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The lemniscate of Bernoulli $C$ is a plane curve defined as follows.

Let $a > 0$ be a real number. Let $F_1 = (a, 0)$ and $F_2 = (-a, 0)$ be two points of $\mathbb{R}^2$. Let $C = \{P \in \mathbb{R}^2; PF_1\cdot PF_2 = a^2\}$. Then the equation of $C$ in the polar coordinates is:

$r^2 = 2a^2\cos 2\theta$

Let $P$ be a point of $C$ in the first quadrant. Let $u$ be the arc length between $O = (0, 0)$ and $P$.

Then, by this question, $u = \int_{0}^{r} \frac{2a^2dr}{\sqrt{4a^4 - r^4}}$

Let $2a^2 = 1$ and $x = r$.

Then $u = \int_{0}^{x} \frac{dx}{\sqrt{1 - x^4}}$

$u = u(x)$ is defined in $0 \le x \le 1$. However, the above integral can be defined on $[-1, 1]$. So we extend the domain of $u(x)$ to $[-1, 1]$ by the above integral. Since $\frac{1}{\sqrt{1 - x^4}}$ is invariant under the substitution $x \rightarrow -x$, $u(-x) = -u(x)$ for every $x \in [-1, 1]$.

Since $u'(x) = \frac{1}{\sqrt{1 - x^4}} > 0$ on $(-1, 1)$, $u(x)$ is strctly increasing on $[-1, 1]$. Hence there exists the inverse function of $u(x)$. We denote the inverse function of $u(x)$ by $s(u)$. We call $s(u)$ lemniscate sine. Since arcsin $x = \int_{0}^{x} \frac{dx}{\sqrt{1 - x^2}}$, $s(u)$ is analogous to $\sin u$.
We denote $u(1) = \int_{0}^{1} \frac{dx}{\sqrt{1 - x^4}}$ by $\omega$. $s(u)$ is defined on $[-\omega, \omega]$. $\omega$ corresponds to $\frac{\pi}{2}$ in the analogy of $s(u)$ with $\sin u$.

Since $u(-x) = -u(x)$, $s(-u) = -s(u)$

We define a function $c(u)$ by $c(u) = s(\omega - u)$ and call it lemniscate cosine. $c(u)$ is defined on $[0, 2\omega]$.

Pursuing the analogy with $\sin u$ and being motivated by this question, we consider the following total differential equation.

$$\frac{dx}{\sqrt{1 - x^4}} + \frac{dy}{\sqrt{1 - y^4}} = 0$$

Let $u = \int_{0}^{x}\frac{dx}{\sqrt{1 - x^4}}$ Then $x = s(u)$

Let $v = \int_{0}^{y}\frac{dy}{\sqrt{1 - y^4}}$ Then $y = s(v)$

Let $c$ be a constant. Then $u + v = c$ is a solution of this equation. Then we get

$$s(u + v) = \frac{x\sqrt{1 - y^4} + y\sqrt{1 - x^4}}{1 + x^2y^2}$$

Substituting $u = \omega$, $v = -u$, we get $x = s(\omega) = 1, y = s(-u) = -s(u)$.

Hence $s(\omega - u) = \frac{\sqrt{1 - y^4}}{1+y^2} = \sqrt{\frac{1 - y^2}{1 + y^2}}$

Hence $c(u) = \sqrt{\frac{1 - s^2(u)}{1 + s^2(u)}}$

Hence

$$s(u+v) = \frac{s(u)c(v) + s(v)c(u)}{1 - s(u)s(v)c(u)c(v)}$$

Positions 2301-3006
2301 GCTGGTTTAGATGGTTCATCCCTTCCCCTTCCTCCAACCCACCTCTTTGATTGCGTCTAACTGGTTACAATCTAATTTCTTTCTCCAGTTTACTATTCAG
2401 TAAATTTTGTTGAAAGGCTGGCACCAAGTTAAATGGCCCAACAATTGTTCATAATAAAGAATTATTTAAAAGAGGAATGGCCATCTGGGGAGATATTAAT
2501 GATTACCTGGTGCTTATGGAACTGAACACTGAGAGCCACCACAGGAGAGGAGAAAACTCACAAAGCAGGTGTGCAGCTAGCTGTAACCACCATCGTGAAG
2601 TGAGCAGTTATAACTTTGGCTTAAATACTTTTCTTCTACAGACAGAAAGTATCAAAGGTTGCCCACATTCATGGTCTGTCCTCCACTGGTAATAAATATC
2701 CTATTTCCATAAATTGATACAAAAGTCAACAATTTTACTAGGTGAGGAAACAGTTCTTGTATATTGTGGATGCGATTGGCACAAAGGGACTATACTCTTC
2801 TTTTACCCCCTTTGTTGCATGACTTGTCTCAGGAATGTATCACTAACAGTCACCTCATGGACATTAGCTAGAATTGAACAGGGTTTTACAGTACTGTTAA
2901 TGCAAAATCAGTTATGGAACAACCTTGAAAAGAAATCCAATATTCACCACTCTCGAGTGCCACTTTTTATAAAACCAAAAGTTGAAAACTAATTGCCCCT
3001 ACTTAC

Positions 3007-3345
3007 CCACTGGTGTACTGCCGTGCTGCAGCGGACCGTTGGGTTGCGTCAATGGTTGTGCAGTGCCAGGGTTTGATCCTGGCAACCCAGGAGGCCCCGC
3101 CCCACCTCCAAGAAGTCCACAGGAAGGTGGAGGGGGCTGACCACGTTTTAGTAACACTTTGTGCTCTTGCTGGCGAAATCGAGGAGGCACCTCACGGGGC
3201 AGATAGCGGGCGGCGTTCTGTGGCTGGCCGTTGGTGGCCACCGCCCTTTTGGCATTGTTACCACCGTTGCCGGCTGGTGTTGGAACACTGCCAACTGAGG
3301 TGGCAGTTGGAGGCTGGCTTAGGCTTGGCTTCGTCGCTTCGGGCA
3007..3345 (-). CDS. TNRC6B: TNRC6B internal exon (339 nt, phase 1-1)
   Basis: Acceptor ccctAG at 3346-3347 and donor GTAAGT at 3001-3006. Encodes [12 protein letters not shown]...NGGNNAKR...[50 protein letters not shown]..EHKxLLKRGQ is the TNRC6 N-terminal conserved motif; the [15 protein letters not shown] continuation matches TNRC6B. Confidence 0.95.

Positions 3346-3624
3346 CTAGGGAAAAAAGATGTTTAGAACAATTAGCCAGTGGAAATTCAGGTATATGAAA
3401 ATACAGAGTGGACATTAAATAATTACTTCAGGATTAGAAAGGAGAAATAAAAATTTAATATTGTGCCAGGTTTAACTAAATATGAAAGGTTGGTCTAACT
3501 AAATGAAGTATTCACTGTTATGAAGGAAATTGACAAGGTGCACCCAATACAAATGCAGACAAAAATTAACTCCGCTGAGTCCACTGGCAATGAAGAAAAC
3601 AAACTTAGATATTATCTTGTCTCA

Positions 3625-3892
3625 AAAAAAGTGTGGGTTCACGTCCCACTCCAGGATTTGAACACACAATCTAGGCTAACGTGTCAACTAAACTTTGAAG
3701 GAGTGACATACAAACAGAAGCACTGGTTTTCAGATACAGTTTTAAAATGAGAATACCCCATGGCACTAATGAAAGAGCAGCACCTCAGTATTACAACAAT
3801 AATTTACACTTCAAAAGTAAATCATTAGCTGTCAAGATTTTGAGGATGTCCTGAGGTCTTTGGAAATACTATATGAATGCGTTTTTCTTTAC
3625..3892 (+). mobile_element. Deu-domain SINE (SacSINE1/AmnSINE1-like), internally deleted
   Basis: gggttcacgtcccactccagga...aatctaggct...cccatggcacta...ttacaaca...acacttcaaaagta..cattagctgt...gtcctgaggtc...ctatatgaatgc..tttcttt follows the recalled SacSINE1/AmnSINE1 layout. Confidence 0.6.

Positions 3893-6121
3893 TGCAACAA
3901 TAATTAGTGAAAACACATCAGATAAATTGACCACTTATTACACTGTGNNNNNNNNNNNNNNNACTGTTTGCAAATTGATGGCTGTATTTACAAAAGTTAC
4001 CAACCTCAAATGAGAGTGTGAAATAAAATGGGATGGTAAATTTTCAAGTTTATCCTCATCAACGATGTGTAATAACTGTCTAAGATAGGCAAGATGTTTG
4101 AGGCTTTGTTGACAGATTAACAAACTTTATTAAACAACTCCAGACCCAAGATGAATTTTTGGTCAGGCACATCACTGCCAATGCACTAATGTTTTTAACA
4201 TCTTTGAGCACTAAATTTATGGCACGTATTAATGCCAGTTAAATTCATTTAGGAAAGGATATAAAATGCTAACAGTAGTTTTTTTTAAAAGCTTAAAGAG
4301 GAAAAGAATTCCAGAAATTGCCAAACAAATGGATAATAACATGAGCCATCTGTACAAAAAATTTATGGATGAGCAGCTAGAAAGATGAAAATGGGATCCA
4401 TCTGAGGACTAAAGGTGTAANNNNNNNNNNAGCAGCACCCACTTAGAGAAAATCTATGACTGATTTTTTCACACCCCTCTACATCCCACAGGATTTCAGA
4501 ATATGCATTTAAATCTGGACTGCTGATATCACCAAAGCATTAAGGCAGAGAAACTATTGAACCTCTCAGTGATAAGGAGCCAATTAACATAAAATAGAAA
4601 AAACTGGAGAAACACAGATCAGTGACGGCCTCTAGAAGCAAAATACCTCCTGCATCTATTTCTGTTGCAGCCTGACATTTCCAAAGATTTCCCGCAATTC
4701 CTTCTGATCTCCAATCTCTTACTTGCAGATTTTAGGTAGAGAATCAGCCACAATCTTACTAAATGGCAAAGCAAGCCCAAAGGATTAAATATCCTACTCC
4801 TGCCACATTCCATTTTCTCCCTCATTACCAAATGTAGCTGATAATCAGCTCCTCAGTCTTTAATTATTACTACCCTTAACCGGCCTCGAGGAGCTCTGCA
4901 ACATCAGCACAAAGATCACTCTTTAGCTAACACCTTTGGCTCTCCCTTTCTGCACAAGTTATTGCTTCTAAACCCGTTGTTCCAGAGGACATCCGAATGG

Since $c(u+v) = s(\omega - u - v) = s((\omega - u) + (-v))$,

$$c(u+v) = \frac{c(u)c(v) - s(u)s(v)}{1 + s(u)s(v)c(u)c(v)}$$

Remark Since $c(u) = \sqrt{\frac{1 - s^2(u)}{1 + s^2(u)}}$ and $s(-u) = -s(u)$, $c(-u) = c(u)$.

My question How do we prove the following equation?

$$s(u + v) = \frac{x\sqrt{1 - y^4} + y\sqrt{1 - x^4}}{1 + x^2y^2}$$

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If memory serves, there was a discussion of this in the first volume of Siegel's Topics in Complex Function Theory; have you checked that book? –  J. M. Sep 2 '12 at 3:02
    
@J.M. A little bit. But I think our approach is different from his. –  Makoto Kato Sep 2 '12 at 3:07

2 Answers 2

The following proof is basically the same as the previous one, but some people may prefer this.

Let $u + v = c$, where $c$ is a constant. It suffices to prove that

$$s(c) = \frac{s(u)c(v) + s(v)c(u)}{1 - s(u)s(v)c(u)c(v)}$$

Since $v = c - u$, the right hand side of this equation will be

$$f(u) = \frac{s(u)c(c - u) + s(c - u)c(u)}{1 - s(u)s(c - u)c(u)c(c - u)}$$

Suppose $f'(u) = 0$. Then $f(u)$ is a constant. Hence $f(u) = f(0)$. On the other hand, since $s(0) = 0$ and $c(0) = s(\omega) = 1$, $f(0) = s(c)$. Hence $f(u) = s(c)$ and we are done.

So it suffices to prove that $f'(u) = 0$. This is only a tedious routine.

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We follow the method of my answer to this question.

Let $u = \int_{0}^{x}\frac{dx}{\sqrt{1 - x^4}}$. Then $x = s(u)$.

Let $v = \int_{0}^{y}\frac{dy}{\sqrt{1 - y^4}}$. Then $y = s(v)$.

Let $c$ be a constant. $u + v = c$ is a solution of the equation:

$$\frac{dx}{\sqrt{1 - x^4}} + \frac{dy}{\sqrt{1 - y^4}} = 0$$

It suffices to prove that $s(c) = \frac{x\sqrt{1 - y^4} + y\sqrt{1 - x^4}}{1 + x^2y^2}$. Since $v = c - u$, the right hand side is a function of $u$. We write this function by $\phi(u)$. Namely, $$\phi(u) = \frac{x\sqrt{1 - y^4} + y\sqrt{1 - x^4}}{1 + x^2y^2}$$

Let us compute $\frac{d\phi}{du}$.

$\frac{dx}{du} = 1/\frac{du}{dx} = \sqrt{1 - x^4}$

$\frac{dy}{du} = -\frac{dy}{dv} = -1/\frac{dv}{dy} = -\sqrt{1 - y^4}$

$\frac{d^2x}{du^2}= \frac{d\sqrt{1 - x^4}}{du}\cdot\frac{dx}{du} = \frac{-2x^3}{\sqrt{1 - x^4}} \sqrt{1 - x^4} = -2x^3$

$\frac{d^2y}{du^2}= \frac{d^2y}{dv^2} = -2y^3$

Hence $\frac{d\phi}{du} = \frac{d}{du}(\frac{-x\frac{dy}{du} + y\frac{dx}{du}}{1 + x^2y^2})$

Let $f = -x\frac{dy}{du} + y\frac{dx}{du}$

Let $g = 1 + x^2y^2$

Then $\frac{d}{du}(\frac{f}{g}) = \frac{\frac{df}{du}}{g} - \frac{f\frac{dg}{du}}{g^2}$

$\frac{df}{du} = -\frac{dx}{du}\frac{dy}{du} - x\frac{d^2y}{du^2} + \frac{dy}{du}\frac{dx}{du} + y\frac{d^2x}{du^2} = y\frac{d^2x}{du^2} - x\frac{d^2y}{du^2} = 2(xy^3 - yx^3)$

$\frac{dg}{du} = 2xy^2\frac{dx}{du} + 2x^2y\frac{dy}{du} = 2xy(y\frac{dx}{du} + x\frac{dy}{du})$

$f\frac{dg}{du} = 2xy(y^2(\frac{dx}{du})^2 - x^2(\frac{dy}{du})^2) = 2xy(y^2(1 - x^4) - x^2(1 - y^4))$

Hence $\frac{d}{du}(\frac{f}{g}) = \frac{2(xy^3 - yx^3)}{1 + x^2y^2} - \frac{2xy(y^2(1 - x^4) - x^2(1 - y^4)}{(1 + x^2y^2)^2} = \frac{2(1 + x^2y^2)(xy^3 - yx^3) - 2xy(y^2(1 - x^4) - x^2(1 - y^4)}{(1 + x^2y^2)^2} = 0$

Hence $\frac{d\phi}{du} = 0$

Hence $\phi(u)$ is constant. Hence $\phi(u) = \phi(0) = y = s(v) = s(c)$ as desired

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